Posted on May 18, 2014 · Posted in News

The World Cancer Research Fund has produced recommendations to reduce your risk of cancer.  These findings are the outcome of 7 years of research looking at over 3000 studies to produce the most comprehensive report on lifestyle and cancer called the Expert Report1.  These recommendations are also advised to prevent re-diagnosis of cancer.

  1.  Maintain or achieve a healthy weight

After smoking maintaining a healthy weight is the most important thing that you can do.  Being overweight increases the risk of cancer. Even small weight losses have a beneficial effect. To encourage weight losses try to limit energy dense foods and snacks such as crisps, sweets, biscuits, cakes and pastries.

  1. Activity

Scientists predict that 12 % of bowel cancer cases in the UK could be prevented by being more active.  Aim for a minimum of 30 minutes activity a day for general health.   This includes walking, gentle swimming or dancing round the house!  Try to build the activity into your daily routine.  The more you enjoy it, the more you will do it!  If you are trying to lose weight work up to 60 minutes a day.

  1. Plant foods

Fruits and vegetables contain compounds that protect cells in the body from damage that can lead to cancer. They are also low in calories and highly nutritious.  Whether the fruit and veg are fresh, frozen or canned makes little difference as long as they are part of your diet.  Don’t be fooled by claims of a “superfood”.  The real benefit is in variety and enjoyment.

Wholegrain cereals, breads, fruits and veg are high in fibre which helps prevent constipation.  These foods also speed up the rate food passes through the body reducing the risk of damage.  If everyone in the UK was able to eat more fibrous foods we could help to prevent about 12% of cancer cases in the UK.1

  1.  Limit intake of red meat

Beef, lamb, and pork are superb sources of protein, iron and zinc. It is recommended however we have no more than 8oz raw weight red meat 3 times a week.  Eating more than this increases bowel cancer risk.  Alternate red meat with poultry, fish, beans, pulses, eggs, quorn or soya.  It is also recommended that you avoid where possible processed meats that have been cured, smoked, salted etc.  These include bacon, salami, hot dogs and sausages.

  1. Alcohol

Alcohol increases the risks of cancers of the mouth, throat, breast and bowel.  The risks of drinking alcohol are especially harmful in the presence of smoking.   7% of bowel cancer cases in the UK are linked to alcohol.  Limit to daily allowances of 1 or 2 units per day or less for women and men respectively.  Aim to have 2 alcohol free days per week.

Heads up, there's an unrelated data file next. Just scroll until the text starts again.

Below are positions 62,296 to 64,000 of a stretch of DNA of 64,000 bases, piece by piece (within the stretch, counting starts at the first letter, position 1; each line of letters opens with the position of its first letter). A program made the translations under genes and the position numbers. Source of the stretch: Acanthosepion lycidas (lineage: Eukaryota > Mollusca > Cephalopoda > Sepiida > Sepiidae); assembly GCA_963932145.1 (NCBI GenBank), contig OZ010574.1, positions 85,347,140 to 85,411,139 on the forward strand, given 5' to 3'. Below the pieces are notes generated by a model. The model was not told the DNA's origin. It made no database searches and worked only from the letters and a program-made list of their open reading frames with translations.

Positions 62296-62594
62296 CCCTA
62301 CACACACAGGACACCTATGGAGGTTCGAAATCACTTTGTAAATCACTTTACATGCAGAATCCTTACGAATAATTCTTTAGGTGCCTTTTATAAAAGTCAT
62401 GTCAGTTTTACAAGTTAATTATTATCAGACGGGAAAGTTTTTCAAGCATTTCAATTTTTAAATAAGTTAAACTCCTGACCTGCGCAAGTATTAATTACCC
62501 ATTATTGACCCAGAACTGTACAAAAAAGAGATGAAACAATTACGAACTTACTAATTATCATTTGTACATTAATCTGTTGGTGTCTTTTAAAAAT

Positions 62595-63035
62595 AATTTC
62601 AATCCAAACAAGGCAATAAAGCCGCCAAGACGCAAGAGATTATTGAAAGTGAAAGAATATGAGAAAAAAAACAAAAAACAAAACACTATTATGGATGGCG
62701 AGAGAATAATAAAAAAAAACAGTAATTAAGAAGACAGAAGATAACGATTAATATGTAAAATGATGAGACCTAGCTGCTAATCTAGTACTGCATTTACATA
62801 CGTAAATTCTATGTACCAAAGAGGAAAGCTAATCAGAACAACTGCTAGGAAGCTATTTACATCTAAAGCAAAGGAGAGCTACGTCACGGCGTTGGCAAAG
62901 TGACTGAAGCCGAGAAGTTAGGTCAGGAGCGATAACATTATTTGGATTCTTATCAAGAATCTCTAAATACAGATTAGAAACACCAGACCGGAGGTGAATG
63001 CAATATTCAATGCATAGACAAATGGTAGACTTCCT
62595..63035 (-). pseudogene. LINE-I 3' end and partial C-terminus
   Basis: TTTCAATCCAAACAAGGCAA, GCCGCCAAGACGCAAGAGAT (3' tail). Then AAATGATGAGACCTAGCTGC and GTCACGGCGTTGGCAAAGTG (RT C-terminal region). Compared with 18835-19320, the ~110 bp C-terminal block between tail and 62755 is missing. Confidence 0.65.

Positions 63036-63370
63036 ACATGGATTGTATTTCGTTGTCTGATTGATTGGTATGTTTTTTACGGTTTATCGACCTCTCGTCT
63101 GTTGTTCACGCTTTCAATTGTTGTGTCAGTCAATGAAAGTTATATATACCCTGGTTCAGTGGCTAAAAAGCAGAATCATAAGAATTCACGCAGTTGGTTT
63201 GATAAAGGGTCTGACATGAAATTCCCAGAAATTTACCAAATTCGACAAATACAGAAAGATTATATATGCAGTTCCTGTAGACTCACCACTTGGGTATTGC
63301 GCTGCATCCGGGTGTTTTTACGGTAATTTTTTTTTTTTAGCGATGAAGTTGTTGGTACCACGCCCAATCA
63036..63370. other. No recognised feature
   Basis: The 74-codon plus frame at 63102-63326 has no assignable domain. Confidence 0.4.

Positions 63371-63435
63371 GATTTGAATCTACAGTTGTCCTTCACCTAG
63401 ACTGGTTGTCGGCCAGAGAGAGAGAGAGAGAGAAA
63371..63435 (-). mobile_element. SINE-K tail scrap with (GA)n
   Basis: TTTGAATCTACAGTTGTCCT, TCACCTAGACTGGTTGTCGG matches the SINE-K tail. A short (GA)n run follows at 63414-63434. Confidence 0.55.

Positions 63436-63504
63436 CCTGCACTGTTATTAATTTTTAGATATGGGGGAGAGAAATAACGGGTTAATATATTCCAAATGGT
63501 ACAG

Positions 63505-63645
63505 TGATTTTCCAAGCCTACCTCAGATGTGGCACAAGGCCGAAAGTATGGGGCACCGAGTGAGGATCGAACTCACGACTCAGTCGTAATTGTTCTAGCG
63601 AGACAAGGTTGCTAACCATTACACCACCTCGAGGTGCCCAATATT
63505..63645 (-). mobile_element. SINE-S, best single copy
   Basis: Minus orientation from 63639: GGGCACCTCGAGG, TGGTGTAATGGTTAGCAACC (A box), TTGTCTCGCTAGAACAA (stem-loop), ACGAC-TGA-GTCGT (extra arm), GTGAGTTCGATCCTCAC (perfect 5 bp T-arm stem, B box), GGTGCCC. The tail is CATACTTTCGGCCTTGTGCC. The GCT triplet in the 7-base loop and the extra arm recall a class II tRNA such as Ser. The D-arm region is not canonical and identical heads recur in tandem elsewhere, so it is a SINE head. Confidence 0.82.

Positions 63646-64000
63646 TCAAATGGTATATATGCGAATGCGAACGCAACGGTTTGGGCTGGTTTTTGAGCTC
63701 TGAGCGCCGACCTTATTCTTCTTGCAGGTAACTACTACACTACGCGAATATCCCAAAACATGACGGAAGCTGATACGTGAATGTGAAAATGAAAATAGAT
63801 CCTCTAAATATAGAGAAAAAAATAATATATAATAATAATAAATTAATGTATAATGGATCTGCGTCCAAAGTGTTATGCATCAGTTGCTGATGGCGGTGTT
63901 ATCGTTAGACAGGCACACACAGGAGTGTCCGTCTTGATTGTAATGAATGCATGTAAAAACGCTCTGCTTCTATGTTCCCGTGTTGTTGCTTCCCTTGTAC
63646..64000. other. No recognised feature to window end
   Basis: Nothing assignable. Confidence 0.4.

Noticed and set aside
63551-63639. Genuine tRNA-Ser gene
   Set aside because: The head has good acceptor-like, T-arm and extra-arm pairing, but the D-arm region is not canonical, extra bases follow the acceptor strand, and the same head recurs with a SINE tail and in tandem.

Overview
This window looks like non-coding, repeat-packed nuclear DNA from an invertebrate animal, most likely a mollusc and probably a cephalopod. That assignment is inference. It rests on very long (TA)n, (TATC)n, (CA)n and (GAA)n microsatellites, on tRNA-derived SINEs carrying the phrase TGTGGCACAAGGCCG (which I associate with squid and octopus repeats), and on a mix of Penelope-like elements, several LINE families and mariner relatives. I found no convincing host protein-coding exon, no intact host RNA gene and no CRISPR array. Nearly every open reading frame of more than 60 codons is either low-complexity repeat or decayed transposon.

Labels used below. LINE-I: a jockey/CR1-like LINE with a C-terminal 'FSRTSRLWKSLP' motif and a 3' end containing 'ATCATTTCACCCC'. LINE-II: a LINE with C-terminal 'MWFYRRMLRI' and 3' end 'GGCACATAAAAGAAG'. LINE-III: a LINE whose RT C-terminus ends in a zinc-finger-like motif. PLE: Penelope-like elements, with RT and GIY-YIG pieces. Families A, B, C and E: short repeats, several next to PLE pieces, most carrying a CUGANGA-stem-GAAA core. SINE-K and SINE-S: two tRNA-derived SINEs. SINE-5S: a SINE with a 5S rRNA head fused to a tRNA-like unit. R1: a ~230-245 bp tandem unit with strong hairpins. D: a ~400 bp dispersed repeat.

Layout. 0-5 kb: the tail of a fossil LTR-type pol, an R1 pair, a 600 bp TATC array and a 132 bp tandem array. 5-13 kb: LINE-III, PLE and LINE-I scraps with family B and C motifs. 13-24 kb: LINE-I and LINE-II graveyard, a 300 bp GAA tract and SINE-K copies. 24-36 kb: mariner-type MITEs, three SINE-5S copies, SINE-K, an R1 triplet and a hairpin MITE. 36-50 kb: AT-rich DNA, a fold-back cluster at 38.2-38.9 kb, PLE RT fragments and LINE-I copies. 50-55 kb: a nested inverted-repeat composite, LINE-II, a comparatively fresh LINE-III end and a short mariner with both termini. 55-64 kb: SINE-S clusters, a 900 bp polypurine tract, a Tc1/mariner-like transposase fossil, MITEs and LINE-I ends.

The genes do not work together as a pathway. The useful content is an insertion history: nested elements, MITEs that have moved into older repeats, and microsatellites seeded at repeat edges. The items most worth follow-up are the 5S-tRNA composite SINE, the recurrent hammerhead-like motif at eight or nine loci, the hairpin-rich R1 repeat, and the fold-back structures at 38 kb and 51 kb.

1 Unit equates to:

  • ½ pint of normal strength (3-5% abv) beer, lager or cider
  • 1 pub measure (25ml) of spirits such as vodka, whisky, gin or rum
  • 125ml glass of wine (12-13%abv)

 

  1.  Salt

Limit salty foods.  A high salt diet is thought to damage the lining of the stomach which increases cancer risk.  75% of the salt we eat comes from processed foods such as ready meals, cheese, crisps, pastries and biscuits.  It is also recommended that we avoid processed meats such as ham, bacon, and many processed cold meats.  Try not to add salt at the table. Taste buds will adjust over the period of a few weeks.  Making use of herbs and spices in cooking will help.

 

  1. Breastfeeding

For mums who are able, breastfeeding offers some protection for both mother and baby from long term illnesses.  It contains all nutrients required for a baby in the correct proportions.  For baby it prevents diarrhoea, and reduces the risk of obesity long term.  For mum breastfeeding lowers the risk of some cancers and it helps to shed excess weight after birth.

The risk of cancer can never be eliminated but the odds can be reduced through a few lifestyle changes.  Many who take on board such changes really enjoy the process and the outcomes achieved.  Relish in the feel good factor!

  1. http://www.dietandcancerreport.org/expert_report/report_contents/index.php (Accessed May 2014)

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